The reception for the 120 soldiers who represented the whole brigade was held following an invitation from James Gray MP.
The soldiers marched from Wellington Barracks, down Birdcage Walk, through Parliament Square, and finally through the Carriage Gates into the House of Commons, led by the Band of the Queen’s Division.
11 Light Brigade was deployed to Afghanistan from October 2009 to April 2010.
Speaking as the soldiers prepared to march, Minister for International Security Strategy, Gerald Howarth, said:
This is an opportunity for Parliament to welcome back 11 Brigade following their six-month tour of operations in Afghanistan.
It is a relatively new idea but one that was invented by James Gray MP who thought it would be appropriate for Parliament to make a public tribute on behalf of the British people.
We are all extremely conscious that while we have the joy of celebrating the return of those 120 who are here today, representing the rest of the brigade of course; at the same time we mourn the loss of 61 who gave their lives for this cause in Afghanistan on behalf of our country.
The Commander of 11 Light Brigade, Brigadier James Cowan, added:
I pay tribute to the living but also those that have given their lives, and also to the wounded. But what I would really like to focus on is that their sacrifice has not been in vain because of what has been achieved.
I think it is very hard to come to terms with a death or an injury but I think it is slightly easier if you know that we are making very considerable progress in this campaign and the loved ones of those that have been killed can draw great comfort from that.
The units that formed 11 Light Brigade were involved in all aspects of the campaign in Afghanistan from ground-holding and patrolling to mentoring and air operations.
The key operation of the tour was Operation MOSHTARAK which was undertaken with Afghan and US allies to clear and hold population centres in southern Helmand.
Seen as a very successful operation, 11 Light Brigade left secure and clear areas for 4th Mechanized Brigade to take over the ‘building’ phase - increasing security and building civil institutions.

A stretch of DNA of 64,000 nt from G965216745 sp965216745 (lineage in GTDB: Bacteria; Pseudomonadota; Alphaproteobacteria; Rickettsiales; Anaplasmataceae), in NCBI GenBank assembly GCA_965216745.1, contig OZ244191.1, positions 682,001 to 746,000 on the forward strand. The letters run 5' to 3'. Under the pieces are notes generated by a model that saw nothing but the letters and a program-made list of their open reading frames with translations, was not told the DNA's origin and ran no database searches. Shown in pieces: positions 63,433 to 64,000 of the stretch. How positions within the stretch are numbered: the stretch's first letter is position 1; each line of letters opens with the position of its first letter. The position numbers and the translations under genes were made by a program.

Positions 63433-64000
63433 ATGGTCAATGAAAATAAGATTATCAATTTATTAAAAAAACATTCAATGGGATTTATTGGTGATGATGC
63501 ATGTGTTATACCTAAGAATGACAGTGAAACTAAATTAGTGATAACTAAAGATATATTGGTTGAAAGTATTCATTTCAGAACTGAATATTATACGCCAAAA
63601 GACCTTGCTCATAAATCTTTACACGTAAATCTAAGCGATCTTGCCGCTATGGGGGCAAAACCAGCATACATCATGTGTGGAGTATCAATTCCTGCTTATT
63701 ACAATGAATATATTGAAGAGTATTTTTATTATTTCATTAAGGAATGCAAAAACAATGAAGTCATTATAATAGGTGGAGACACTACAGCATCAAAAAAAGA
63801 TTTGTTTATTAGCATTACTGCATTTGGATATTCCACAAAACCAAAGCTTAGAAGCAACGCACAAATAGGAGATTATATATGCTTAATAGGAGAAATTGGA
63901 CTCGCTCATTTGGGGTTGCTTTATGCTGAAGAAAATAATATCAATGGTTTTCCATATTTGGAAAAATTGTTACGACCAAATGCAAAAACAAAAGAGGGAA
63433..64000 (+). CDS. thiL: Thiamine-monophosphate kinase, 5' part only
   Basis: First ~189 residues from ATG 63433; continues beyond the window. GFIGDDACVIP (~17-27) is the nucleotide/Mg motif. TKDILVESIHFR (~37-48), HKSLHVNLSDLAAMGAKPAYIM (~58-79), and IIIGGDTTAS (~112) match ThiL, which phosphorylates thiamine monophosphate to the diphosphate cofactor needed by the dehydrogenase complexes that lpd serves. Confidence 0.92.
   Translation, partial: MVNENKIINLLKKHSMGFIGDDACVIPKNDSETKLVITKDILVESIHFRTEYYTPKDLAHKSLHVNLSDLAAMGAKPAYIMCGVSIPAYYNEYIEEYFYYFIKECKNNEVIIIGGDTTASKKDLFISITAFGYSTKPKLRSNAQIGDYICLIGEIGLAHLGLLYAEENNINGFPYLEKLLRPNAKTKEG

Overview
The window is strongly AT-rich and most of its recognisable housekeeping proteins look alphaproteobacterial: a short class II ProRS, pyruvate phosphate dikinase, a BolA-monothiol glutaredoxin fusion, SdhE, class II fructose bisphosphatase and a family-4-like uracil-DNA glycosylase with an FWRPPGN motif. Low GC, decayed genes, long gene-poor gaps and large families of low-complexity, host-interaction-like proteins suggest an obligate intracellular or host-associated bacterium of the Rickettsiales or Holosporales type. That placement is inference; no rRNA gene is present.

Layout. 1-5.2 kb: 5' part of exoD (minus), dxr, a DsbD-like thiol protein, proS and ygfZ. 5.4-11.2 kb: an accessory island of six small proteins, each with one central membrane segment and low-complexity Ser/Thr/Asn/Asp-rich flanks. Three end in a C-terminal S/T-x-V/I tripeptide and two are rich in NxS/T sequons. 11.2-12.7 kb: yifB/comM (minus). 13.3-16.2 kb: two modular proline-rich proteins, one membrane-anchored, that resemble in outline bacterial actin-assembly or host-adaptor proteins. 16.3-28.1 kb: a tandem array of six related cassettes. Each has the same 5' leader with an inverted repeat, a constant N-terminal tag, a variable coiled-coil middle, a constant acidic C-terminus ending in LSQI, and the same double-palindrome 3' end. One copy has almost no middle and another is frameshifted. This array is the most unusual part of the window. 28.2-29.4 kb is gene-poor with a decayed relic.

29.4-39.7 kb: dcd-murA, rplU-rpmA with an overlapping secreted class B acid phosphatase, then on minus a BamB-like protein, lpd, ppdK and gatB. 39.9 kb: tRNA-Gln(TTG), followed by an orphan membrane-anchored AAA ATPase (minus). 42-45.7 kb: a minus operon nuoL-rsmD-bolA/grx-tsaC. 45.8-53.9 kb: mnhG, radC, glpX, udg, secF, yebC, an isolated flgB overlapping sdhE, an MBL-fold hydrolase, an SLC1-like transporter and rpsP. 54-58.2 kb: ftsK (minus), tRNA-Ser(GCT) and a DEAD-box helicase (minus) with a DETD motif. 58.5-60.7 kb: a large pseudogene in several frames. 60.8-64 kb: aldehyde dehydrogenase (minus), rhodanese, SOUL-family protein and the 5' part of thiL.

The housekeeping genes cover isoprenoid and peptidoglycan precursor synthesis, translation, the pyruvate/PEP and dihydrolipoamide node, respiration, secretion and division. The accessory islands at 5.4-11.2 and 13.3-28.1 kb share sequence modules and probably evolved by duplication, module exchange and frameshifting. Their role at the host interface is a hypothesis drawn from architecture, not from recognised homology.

One soldier at yesterday’s event, Corporal Spiros Parry of 1st Battalion The Royal Welsh, was one of those that took part in Operation MOSHTARAK.
Based in Camp Bastion, Corporal Parry was part of an air assault asset conducting short and sharp operations where needed for up to ten days. Corporal Parry explained:
My job was the CO’s [Commanding Officer’s] signaller to report back to Bastion and talk to the companies out and about. Giving the CO all the operational awareness.
The hype for the operation was enormous. Even the rehearsals for it as we were working with the Afghans and the French and other nations so everybody had to be synched for it.
In our case Operation MOSHTARAK went very, very well. We hit the place running I think. We got there and got settled in very quick. In day two we were already taking part in shuras and talking to village elders and all that - getting amongst it.
Another of those marching yesterday was Staff Sergeant Jason McLoughlin of 28 Engineer Regiment. Operation HERRICK 11 was his second tour of Afghanistan and during the six months there he was based at Forward Operating Base Inkerman in Sangin and also took part in Operation MOSHTARAK, tasked with the construction of Forward Operating Bases and Patrol Bases (FOBs and PBs).
Staff Sergeant McLoughlin explained his role during the tour:
I was based in FOB Inkerman in Sangin for the first five months mainly doing construction and force support for the infantry - putting guys out on patrol, giving them means of explosive exit or entry into compounds if they required it.
We also built quite a lot of FOBs and PBs. We built PB Sugar and PB Sangar from scratch as well as a couple of outposts.
The primary role was to secure supply lines and put in the PBs along Route 611 which not only made freedom of movement better for ISAF troops but also made freedom of movement easier for locals.
This is my second tour of Afghanistan but this was completely different from my first tour in 2006. This time was totally different and as soon as you were outside the PB you were in contact with the insurgents - you just expected it to come.
You deal with it by doing a very quick risk assessment - calculating how quickly something needs to be built compared to the risk involved.
Staff Sergeant McLoughlin explained that the reception the troops have received ever since their return has been amazing and the honour of being invited to Parliament is just further evidence of the great support given to troops:
The reception since we got back has been fantastic. It started with all the families - even though it was one o’clock in the morning!” he said.
Today is great to get back with some of the guys we served with. Also it is always nice to be recognised and be thanked for your efforts.
Following their arrival at the Palace of Westminster the troops were offered guided tours around both houses by MPs and had a private reception in Westminster Hall.